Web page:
25 Now to him who is able to strengthen you according to my gospel and the preaching of Jesus Christ, according to the revelation of the mystery that was kept secret for long ages 26 but has now been disclosed and through the prophetic writings has been made known to all nations, according to the command of the eternal God, to bring about the obedience of faith— 27 to the only wise God be glory forevermore through Jesus Christ! Amen. (Romans 16:25-27 (ESV)
“Why does Paul always follow up gospel with admonitions then?” This is a question that often comes up today in the discussion of law and gospel sermons and the content of preaching. Sometimes the last word matters. And it is all too often that when a pastor emphasizes the gospel he is told he is a soft-antinomian, or just an antinomian. Which basically means he sees no purpose for the law and doesn’t think it should be preached to Christians. The argument that is most often brought up is the letters of Paul often turn to admonition at the end, paranesis, instruction in how a Christian is to live. And it is true that this holds a place. As I said in yesterday’s post, good works are informed by the law. They are, however, never motivated by the law. It seems Paul knows this all too well. He spends time on paranesis, but he ends with gospel here, praising God for the work he has done and will do.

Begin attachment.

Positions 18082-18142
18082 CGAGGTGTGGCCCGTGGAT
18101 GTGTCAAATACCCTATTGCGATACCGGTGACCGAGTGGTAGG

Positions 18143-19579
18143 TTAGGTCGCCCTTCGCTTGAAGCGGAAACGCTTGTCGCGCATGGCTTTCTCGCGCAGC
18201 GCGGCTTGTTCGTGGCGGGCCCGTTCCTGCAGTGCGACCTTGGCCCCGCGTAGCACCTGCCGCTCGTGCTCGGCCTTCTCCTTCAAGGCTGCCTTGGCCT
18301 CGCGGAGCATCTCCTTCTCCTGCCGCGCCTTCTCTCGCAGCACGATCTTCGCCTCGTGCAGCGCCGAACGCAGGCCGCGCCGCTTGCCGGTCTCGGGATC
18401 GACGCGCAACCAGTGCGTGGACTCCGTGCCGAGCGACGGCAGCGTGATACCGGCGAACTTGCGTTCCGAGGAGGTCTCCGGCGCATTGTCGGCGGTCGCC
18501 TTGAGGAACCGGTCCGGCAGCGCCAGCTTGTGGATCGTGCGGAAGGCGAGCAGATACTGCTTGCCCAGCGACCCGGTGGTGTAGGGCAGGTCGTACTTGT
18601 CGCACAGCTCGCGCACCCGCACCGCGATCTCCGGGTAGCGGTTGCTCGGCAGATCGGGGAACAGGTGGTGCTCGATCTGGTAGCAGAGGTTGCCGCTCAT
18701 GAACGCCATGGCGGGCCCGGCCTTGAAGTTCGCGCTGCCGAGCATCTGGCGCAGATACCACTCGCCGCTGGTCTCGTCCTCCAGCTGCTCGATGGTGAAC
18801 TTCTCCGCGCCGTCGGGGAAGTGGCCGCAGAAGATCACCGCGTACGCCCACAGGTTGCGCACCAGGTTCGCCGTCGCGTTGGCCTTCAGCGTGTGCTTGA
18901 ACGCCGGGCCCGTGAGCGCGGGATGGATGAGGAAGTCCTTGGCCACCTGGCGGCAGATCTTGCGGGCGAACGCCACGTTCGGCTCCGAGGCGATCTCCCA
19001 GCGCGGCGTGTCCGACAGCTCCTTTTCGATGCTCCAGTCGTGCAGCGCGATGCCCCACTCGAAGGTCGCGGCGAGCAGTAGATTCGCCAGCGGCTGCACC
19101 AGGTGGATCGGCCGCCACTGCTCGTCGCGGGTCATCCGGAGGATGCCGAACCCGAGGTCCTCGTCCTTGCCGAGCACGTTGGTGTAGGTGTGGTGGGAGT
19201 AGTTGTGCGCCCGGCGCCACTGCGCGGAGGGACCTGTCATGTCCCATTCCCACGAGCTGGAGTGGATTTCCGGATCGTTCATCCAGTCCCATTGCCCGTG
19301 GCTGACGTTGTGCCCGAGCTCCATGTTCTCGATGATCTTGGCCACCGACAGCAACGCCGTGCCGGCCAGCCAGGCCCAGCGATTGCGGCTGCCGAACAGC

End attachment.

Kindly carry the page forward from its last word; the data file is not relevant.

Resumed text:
My gospel and the preaching of Jesus Christ. They are meant to be one in the same, the one modifying the other to explain what it is. Paul’s gospel, I like how he takes ownership of it, is the preaching of Jesus Christ. As he will say in 1 Cor. “I knew nothing among you but Jesus Christ and him crucified.” This is the central focus of Paul because he realizes that it is this that brings about the obedience of faith, that is the love of God.
I write this on Tuesday morning. Another milestone met in this journey. Four chapters are left until I finish the goal I set out for so many years ago. Four chapters in First Corinthians. But forgive me if I take Holy Week off from blogging here. I’ve got a lot of work to do between now and Easter.